Anne of the Island
VI. In the Park
"What are you going to do with yourselves today, girls?" asked Philippa, popping into
Anne's room one Saturday afternoon.
"We are going for a walk in the park," answered Anne. "I ought to stay in and finish my
blouse. But I couldn't sew on a day like this. There's something in the air that gets into
my blood and makes a sort of glory in my soul. My fingers would twitch and I'd sew a
crooked seam. So it's ho for the park and the pines."
"Does 'we' include any one but yourself and Priscilla?"
"Yes, it includes Gilbert and Charlie, and we'll be very glad if it will include you, also."
"But," said Philippa dolefully, "if I go I'll have to be gooseberry, and that will be a new
experience for Philippa Gordon."
"Well, new experiences are broadening. Come along, and you'll be able to sympathize
with all poor souls who have to play gooseberry often. But where are all the victims?"
"Oh, I was tired of them all and simply couldn't be bothered with any of them today.
Besides, I've been feeling a little blue--just a pale, elusive azure. It isn't serious enough
for anything darker. I wrote Alec and Alonzo last week. I put the letters into envelopes
and addressed them, but I didn't seal them up. That evening something funny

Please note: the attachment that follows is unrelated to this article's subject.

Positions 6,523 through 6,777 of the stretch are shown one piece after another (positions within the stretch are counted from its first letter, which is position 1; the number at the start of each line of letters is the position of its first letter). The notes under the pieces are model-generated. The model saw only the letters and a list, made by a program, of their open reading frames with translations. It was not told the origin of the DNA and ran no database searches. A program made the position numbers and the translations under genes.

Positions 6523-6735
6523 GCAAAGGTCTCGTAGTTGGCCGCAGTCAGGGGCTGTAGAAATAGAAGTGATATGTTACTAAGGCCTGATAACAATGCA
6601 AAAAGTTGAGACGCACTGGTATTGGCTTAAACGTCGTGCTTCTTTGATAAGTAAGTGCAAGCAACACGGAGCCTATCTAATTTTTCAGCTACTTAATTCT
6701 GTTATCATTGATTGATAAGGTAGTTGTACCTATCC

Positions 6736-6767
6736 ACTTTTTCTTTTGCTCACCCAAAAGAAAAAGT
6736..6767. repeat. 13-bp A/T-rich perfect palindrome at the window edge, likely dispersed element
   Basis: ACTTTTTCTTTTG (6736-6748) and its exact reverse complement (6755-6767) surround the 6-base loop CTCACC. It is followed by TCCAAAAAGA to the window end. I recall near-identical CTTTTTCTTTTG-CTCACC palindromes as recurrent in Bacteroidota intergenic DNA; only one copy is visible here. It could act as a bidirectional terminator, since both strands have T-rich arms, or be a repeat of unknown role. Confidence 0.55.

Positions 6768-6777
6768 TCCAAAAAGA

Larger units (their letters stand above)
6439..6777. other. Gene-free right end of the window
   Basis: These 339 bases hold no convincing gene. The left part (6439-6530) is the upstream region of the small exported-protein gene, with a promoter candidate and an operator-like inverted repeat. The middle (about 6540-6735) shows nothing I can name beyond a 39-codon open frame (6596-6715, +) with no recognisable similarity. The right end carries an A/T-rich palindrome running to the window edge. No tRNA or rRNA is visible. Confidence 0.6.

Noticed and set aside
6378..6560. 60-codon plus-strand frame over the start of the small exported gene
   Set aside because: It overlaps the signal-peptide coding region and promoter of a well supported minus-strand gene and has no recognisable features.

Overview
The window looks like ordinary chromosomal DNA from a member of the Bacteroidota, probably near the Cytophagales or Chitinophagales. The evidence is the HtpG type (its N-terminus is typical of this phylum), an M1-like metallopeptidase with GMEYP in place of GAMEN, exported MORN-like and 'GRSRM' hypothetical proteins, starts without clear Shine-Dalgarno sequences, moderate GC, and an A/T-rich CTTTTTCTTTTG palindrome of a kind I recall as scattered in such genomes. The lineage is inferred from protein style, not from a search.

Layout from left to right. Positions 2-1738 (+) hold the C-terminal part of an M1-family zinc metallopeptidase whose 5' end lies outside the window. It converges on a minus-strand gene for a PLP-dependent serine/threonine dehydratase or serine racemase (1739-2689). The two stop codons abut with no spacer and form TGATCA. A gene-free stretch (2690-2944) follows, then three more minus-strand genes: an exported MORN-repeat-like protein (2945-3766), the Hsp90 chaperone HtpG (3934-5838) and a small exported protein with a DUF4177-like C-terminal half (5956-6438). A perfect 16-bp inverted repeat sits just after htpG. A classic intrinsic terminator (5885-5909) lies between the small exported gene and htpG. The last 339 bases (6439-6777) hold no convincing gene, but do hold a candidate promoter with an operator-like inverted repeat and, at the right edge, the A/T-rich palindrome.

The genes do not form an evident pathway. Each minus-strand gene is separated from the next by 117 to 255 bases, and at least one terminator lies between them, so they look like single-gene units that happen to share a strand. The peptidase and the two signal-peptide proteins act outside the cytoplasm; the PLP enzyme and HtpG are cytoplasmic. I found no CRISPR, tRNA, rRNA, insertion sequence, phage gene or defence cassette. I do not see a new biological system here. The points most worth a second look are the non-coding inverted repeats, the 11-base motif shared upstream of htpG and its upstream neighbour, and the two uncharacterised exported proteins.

happened. That is, Alec would think it funny, but Alonzo wouldn't be likely to. I was in a
hurry, so I snatched Alec's letter--as I thought--out of the envelope and scribbled down a
postscript. Then I mailed both letters. I got Alonzo's reply this morning. Girls, I had put
that postscript to his letter and he was furious. Of course he'll get over it--and I don't
care if he doesn't--but it spoiled my day. So I thought I'd come to you darlings to get
cheered up. After the football season opens I won't have any spare Saturday
afternoons. I adore football. I've got the most gorgeous cap and sweater striped in
Redmond colors to wear to the games. To be sure, a little way off I'll look like a walking
barber's pole. Do you know that that Gilbert of yours has been elected Captain of the
Freshman football team?"
"Yes, he told us so last evening," said Priscilla, seeing that outraged Anne would not
answer. "He and Charlie were down. We knew they were coming, so we painstakingly
put out of sight or out of reach all Miss Ada's cushions. That very elaborate one with the
raised embroidery I dropped on the floor in the corner behind the chair it was on. I
thought it would be safe there. But would you believe it? Charlie Sloane made for that
chair, noticed the cushion behind it, solemnly fished it up, and sat on it the whole
evening. Such a wreck of a cushion as it was! Poor Miss Ada asked me today, still
smiling, but oh, so reproachfully, why I had allowed it to be sat upon. I told her I hadn't--